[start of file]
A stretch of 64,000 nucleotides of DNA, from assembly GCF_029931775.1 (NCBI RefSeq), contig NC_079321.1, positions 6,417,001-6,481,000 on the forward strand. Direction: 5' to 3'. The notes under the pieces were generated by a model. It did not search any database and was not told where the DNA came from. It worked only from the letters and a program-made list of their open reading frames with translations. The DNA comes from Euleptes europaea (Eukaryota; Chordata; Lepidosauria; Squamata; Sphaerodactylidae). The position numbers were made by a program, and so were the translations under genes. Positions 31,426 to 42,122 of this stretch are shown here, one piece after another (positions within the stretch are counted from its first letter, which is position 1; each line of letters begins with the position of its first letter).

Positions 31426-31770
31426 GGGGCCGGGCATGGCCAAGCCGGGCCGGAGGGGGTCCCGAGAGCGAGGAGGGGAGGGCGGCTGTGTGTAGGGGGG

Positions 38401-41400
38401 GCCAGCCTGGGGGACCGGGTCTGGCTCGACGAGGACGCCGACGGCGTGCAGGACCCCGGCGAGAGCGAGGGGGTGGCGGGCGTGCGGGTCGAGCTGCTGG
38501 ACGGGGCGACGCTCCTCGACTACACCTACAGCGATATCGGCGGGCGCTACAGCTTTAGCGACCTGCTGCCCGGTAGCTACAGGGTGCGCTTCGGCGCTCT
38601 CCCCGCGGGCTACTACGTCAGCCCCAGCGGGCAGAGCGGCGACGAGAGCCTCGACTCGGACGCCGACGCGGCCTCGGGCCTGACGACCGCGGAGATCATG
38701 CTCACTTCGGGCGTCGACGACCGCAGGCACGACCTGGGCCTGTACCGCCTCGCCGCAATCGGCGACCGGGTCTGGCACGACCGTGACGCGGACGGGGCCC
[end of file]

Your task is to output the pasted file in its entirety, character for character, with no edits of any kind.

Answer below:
A stretch of 64,000 nucleotides of DNA, from assembly GCF_029931775.1 (NCBI RefSeq), contig NC_079321.1, positions 6,417,001-6,481,000 on the forward strand. Direction: 5' to 3'. The notes under the pieces were generated by a model. It did not search any database and was not told where the DNA came from. It worked only from the letters and a program-made list of their open reading frames with translations. The DNA comes from Euleptes europaea (Eukaryota; Chordata; Lepidosauria; Squamata; Sphaerodactylidae). The position numbers were made by a program, and so were the translations under genes. Positions 31,426 to 42,122 of this stretch are shown here, one piece after another (positions within the stretch are counted from its first letter, which is position 1; each line of letters begins with the position of its first letter).

Positions 31426-31770
31426 GGGGCCGGGCATGGCCAAGCCGGGCCGGAGGGGGTCCCGAGAGCGAGGAGGGGAGGGCGGCTGTGTGTAGGGGGG

Positions 38401-41400
38401 GCCAGCCTGGGGGACCGGGTCTGGCTCGACGAGGACGCCGACGGCGTGCAGGACCCCGGCGAGAGCGAGGGGGTGGCGGGCGTGCGGGTCGAGCTGCTGG
38501 ACGGGGCGACGCTCCTCGACTACACCTACAGCGATATCGGCGGGCGCTACAGCTTTAGCGACCTGCTGCCCGGTAGCTACAGGGTGCGCTTCGGCGCTCT
38601 CCCCGCGGGCTACTACGTCAGCCCCAGCGGGCAGAGCGGCGACGAGAGCCTCGACTCGGACGCCGACGCGGCCTCGGGCCTGACGACCGCGGAGATCATG
38701 CTCACTTCGGGCGTCGACGACCGCAGGCACGACCTGGGCCTGTACCGCCTCGCCGCAATCGGCGACCGGGTCTGGCACGACCGTGACGCGGACGGGGCCC